The distant clouds rose up like snarling beasts curling and black. Bursts of lightning streaked across them. Electric eels swirling and dancing against the demonic darkness. It was as if the deepest depths of the ocean had become the sky and Jarette drove toward it. Into it.
The desert around him sprawled out and disappeared into the night. Here, the only light came from the headlights of his car illuminating the landscape, which was quickly swallowed by looming shadows.
The thunder cracked with the sound of a thousand waves smashing. Jarette drove on, lured by the chaotic squall. Called by the Sirens of his past. He was lashed to his steering wheel like Odysseus to the mast, but he couldn’t hear the bombastic drum of the storm ahead. All he could hear were his memories, darker than anything that lay ahead.
He was stumbling in a bathroom. Cigarette dangling from his mouth. Swollen with days of booze and pills. Staring into the mirror over the shallow, white sink, he peered into his own eyes, bloodshot with cyclonic fire whirling in them. He pulled a long flume of smoke into his lungs and released it.
How did I get here? Is that knocking?
“Jarette? Jarette! We need you at the venue. They’re waiting! Everyone is waiting.”
It was a high-pitched genderless voice. Almost animal. Muted.
He fumbled the cigarette from his mouth into the wet sink, stumbled back, used the cloth shower curtain to balance himself, and then mumbled loudly at the door, “It’s no venue. It’s a church! There aren’t pianos anywhere anymore…so I gotta play a fuckin’ church!”
“I’ll go down there. I’ll tell them you’re coming soon. The opener can do another song. You’re going to be fine. Once you get on stage, you’ll be fine.”
The voice outside the door had already left when Jarette whispered to himself, “Cancel the fucking show.”
Do I hear an ambulance? Or is that the police? Maybe there’s some wine left.
He stumbled through the apartment and found a half-empty bottle of red wine. Before downing it, he managed to leave a large stain on his shirt. Wardrobe. He took it off, considered only wearing a scarf over his bare chest, and then found a new shirt in his suitcase.
He became conscious and was wandering sideways down a busy street, light fading. Saturday night. Two bearded men walked by hand-in-hand. A group of women laughed hysterically and clomped around him in high heels. An old man cleaned up his dog’s shit. A pack of beer-drunk university boys yelled obscenities.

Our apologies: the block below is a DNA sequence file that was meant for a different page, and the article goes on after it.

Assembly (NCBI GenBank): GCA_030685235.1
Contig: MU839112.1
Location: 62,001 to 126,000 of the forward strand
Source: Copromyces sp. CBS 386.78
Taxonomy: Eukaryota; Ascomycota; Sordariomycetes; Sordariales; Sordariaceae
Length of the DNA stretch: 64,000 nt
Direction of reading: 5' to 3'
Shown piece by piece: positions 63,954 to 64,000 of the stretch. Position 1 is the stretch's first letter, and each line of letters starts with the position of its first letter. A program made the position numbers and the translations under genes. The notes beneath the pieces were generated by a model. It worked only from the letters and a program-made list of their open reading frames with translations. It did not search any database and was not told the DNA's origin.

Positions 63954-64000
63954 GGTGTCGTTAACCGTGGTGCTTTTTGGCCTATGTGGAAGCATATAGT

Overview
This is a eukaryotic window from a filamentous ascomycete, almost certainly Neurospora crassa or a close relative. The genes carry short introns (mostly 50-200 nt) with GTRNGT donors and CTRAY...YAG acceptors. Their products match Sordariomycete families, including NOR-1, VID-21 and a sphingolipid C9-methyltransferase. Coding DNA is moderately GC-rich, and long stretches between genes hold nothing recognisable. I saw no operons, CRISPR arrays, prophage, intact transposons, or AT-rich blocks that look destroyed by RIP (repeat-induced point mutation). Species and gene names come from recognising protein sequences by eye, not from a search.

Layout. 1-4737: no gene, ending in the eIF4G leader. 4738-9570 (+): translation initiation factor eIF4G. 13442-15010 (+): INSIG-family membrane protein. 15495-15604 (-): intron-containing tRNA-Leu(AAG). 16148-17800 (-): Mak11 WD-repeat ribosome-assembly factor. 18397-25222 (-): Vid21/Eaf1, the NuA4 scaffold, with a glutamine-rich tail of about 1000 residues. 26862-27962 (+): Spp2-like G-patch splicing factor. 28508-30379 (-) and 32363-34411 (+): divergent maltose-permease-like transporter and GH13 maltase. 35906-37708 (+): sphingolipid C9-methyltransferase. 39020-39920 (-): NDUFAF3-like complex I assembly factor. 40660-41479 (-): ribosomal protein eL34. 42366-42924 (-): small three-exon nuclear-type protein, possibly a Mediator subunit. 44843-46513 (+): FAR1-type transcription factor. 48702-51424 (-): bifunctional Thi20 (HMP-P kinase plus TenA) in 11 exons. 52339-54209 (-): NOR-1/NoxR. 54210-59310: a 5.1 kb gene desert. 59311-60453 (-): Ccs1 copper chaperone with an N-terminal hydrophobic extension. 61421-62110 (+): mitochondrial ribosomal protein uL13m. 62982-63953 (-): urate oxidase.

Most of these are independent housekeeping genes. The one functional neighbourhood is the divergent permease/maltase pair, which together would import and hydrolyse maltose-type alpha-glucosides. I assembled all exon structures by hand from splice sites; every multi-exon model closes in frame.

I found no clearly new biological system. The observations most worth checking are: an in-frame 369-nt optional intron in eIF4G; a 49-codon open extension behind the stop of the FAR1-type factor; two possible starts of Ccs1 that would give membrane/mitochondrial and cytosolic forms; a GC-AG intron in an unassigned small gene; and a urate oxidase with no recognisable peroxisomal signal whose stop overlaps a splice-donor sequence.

I’m a salmon swimming upstream.
Dance music pumped out from windows that spiraled over his head. Four-on-the-floor thumping with erotic laser screams pierced through synth symphonies. Neon on the tops of corner stores began to eclipse the dusk light. A mannequin in a shop window wearing a leather bustier with chains for panties grinned at him.
I could be in San Francisco or I could be in Amsterdam. Berlin or Seattle. Bruges or Minneapolis.
A gutter punk laying on the street with a kitten lashed to him with dark green yarn looked up at Jarette and asked with a loud rasp, “Pet the kitty for a dollar?!”
Jarette heard applause out in the cavernous hall. He had a shirt on now, violet and unbuttoned to showcase the scarlet scarf he had managed to remember to secure around his neck.
Drunken pirates looked like puritanical priests in comparison to the mess he was.
The pills had managed to somehow not help him sleep and to infuse the vodka and gin he had quaffed with villainous and inebriating power. He had only begun on the wine to keep his head from lolling into the furious headache that awaited. A creature huddled to climb into his skull. Soul-shattering anxiety hid quietly around the corner from the headache ghoul. He was running at full speed from both monsters.
When he had sat down at a coal-black baby grand piano the day before to rehearse, it felt like he was a little boy who had fallen into a well but was mute and could not scream to get out. His efforts to press his fingers to the ivory keys were ten skinny frogs swimming in molasses. And when he tried to utter a sound from his throat, the sinking feeling in his heart dragged all of the breath out of him.